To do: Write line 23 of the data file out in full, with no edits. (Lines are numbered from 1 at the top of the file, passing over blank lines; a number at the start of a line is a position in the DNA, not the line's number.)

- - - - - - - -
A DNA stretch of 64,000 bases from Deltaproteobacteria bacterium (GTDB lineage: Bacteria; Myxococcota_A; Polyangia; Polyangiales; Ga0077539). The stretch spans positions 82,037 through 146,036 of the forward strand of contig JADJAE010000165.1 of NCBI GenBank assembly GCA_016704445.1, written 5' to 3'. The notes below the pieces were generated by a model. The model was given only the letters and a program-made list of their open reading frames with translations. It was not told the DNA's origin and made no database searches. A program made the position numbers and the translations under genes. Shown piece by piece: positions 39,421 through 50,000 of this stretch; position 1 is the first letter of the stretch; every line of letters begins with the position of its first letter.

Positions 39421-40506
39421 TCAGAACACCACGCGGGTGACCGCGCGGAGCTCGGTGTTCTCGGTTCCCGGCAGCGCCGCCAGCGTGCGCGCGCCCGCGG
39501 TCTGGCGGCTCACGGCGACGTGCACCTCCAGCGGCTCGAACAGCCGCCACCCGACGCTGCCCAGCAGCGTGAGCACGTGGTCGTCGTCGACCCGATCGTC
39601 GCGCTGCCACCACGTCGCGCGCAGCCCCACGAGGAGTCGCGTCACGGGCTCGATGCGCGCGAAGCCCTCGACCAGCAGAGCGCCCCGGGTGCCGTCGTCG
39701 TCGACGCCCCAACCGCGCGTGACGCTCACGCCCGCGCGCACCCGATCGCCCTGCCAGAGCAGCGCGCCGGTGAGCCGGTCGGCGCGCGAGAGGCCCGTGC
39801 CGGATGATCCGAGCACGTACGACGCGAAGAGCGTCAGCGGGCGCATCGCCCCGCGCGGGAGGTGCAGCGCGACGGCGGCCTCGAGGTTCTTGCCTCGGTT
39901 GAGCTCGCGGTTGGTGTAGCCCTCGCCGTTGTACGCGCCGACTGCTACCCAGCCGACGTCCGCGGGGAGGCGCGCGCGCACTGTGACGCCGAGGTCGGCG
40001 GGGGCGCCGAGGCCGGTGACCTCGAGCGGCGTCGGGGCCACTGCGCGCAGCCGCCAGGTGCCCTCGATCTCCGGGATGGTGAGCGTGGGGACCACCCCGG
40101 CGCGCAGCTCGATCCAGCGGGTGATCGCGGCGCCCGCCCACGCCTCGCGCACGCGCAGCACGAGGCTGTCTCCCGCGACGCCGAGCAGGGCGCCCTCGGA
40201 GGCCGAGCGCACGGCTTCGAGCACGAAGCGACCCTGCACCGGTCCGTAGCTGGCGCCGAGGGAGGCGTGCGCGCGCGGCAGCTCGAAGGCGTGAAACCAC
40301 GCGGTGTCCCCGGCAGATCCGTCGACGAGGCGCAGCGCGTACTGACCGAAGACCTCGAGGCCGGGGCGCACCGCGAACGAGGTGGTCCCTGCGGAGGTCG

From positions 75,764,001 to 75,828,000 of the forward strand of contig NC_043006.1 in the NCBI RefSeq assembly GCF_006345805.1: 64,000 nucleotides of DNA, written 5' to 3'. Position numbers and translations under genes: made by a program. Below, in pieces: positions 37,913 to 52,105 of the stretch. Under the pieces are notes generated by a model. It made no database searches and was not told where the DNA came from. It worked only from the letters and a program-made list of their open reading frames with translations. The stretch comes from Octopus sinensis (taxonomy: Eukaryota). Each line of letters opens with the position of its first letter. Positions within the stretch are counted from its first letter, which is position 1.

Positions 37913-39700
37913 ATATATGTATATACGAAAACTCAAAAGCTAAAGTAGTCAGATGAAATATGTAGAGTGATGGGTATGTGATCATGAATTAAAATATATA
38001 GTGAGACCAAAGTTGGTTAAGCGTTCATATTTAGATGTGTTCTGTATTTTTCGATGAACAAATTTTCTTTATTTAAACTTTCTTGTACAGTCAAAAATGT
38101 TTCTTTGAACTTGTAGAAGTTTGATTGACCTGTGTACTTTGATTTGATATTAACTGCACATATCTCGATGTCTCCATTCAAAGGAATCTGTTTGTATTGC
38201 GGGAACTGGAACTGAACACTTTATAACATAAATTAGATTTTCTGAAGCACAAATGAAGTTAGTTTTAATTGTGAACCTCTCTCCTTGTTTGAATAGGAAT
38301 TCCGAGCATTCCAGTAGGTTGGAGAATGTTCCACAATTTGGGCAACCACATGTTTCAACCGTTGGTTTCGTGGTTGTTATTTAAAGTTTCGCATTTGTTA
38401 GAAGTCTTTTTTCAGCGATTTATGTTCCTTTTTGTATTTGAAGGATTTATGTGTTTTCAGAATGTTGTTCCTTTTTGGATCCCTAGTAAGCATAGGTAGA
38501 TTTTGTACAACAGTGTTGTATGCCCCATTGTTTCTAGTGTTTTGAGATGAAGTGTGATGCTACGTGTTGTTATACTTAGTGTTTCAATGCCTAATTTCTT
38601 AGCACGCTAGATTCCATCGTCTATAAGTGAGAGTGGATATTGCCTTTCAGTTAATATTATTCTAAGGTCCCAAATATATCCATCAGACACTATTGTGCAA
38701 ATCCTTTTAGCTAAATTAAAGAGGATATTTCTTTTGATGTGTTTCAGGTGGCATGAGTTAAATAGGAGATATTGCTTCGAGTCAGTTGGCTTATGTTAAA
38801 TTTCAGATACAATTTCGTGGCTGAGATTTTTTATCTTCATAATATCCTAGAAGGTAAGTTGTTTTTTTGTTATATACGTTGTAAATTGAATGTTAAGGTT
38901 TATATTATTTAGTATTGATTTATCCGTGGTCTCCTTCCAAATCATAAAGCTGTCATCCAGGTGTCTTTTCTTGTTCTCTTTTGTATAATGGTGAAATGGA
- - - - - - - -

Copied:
38701 ATCCTTTTAGCTAAATTAAAGAGGATATTTCTTTTGATGTGTTTCAGGTGGCATGAGTTAAATAGGAGATATTGCTTCGAGTCAGTTGGCTTATGTTAAA